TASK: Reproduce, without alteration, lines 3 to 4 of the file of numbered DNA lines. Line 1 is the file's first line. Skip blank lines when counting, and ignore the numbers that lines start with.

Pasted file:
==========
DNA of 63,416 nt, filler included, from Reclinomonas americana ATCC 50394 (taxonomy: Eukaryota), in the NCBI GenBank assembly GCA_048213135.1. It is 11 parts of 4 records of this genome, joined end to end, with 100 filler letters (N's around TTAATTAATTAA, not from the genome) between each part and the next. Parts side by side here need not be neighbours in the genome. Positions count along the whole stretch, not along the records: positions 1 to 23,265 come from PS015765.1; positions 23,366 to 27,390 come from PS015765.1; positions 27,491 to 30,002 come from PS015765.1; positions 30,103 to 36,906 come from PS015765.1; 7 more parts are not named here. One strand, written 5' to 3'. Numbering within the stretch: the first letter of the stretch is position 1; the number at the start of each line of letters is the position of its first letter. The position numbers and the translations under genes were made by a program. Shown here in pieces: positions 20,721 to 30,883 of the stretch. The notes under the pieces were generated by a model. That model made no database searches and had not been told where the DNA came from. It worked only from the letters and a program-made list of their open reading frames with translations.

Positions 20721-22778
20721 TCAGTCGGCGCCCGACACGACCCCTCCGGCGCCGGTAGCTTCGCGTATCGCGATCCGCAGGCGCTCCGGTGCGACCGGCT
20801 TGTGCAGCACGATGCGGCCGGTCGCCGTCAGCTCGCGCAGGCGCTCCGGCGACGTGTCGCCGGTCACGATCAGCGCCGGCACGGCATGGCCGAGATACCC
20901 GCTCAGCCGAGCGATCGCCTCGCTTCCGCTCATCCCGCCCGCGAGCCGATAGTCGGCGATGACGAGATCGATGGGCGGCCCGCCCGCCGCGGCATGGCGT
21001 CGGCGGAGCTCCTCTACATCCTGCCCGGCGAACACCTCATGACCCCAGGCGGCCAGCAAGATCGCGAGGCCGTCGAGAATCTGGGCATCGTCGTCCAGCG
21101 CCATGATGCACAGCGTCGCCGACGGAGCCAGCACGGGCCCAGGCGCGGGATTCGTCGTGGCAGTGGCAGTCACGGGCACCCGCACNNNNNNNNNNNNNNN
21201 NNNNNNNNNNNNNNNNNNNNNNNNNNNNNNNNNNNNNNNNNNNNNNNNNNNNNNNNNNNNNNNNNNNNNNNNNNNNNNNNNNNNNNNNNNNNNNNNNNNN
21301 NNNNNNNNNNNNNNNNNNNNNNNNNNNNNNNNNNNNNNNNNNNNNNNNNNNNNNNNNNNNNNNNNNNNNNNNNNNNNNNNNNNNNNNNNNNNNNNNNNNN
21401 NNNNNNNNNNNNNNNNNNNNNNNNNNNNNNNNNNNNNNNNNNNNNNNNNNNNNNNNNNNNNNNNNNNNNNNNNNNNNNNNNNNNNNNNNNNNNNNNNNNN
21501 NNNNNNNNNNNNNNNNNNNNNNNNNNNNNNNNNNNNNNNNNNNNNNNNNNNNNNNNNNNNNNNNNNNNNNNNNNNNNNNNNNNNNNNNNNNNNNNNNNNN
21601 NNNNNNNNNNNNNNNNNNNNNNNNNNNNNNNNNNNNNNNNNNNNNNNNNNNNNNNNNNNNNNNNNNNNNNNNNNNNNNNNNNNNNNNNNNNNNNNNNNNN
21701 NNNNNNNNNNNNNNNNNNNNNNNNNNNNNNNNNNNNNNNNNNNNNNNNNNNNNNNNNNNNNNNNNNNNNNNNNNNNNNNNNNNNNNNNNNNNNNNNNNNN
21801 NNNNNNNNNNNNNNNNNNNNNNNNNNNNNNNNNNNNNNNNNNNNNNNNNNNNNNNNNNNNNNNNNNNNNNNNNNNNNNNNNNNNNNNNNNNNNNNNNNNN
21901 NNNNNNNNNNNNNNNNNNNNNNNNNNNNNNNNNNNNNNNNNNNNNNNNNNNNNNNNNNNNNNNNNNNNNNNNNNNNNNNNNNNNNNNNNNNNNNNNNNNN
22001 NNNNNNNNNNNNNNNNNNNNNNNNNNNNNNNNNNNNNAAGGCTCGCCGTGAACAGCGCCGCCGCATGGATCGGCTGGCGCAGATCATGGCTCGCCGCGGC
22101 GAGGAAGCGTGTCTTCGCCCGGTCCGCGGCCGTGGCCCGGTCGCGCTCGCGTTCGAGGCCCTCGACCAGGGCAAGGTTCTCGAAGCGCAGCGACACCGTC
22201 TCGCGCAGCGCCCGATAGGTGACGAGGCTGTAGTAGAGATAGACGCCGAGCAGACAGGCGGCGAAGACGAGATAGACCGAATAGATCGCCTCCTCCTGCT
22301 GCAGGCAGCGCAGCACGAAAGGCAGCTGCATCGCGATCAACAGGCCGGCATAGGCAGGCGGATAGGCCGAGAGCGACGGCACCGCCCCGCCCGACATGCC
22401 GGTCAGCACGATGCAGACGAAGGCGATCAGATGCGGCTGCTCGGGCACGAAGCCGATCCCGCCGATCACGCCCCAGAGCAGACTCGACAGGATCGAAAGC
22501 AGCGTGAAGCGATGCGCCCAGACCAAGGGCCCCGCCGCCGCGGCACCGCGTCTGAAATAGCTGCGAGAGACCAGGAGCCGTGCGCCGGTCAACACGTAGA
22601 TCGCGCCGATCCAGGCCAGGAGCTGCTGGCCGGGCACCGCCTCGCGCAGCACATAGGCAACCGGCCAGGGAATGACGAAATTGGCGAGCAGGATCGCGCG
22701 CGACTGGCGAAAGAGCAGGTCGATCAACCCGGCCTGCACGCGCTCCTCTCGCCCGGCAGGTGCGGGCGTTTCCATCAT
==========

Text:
20721 TCAGTCGGCGCCCGACACGACCCCTCCGGCGCCGGTAGCTTCGCGTATCGCGATCCGCAGGCGCTCCGGTGCGACCGGCT
20801 TGTGCAGCACGATGCGGCCGGTCGCCGTCAGCTCGCGCAGGCGCTCCGGCGACGTGTCGCCGGTCACGATCAGCGCCGGCACGGCATGGCCGAGATACCC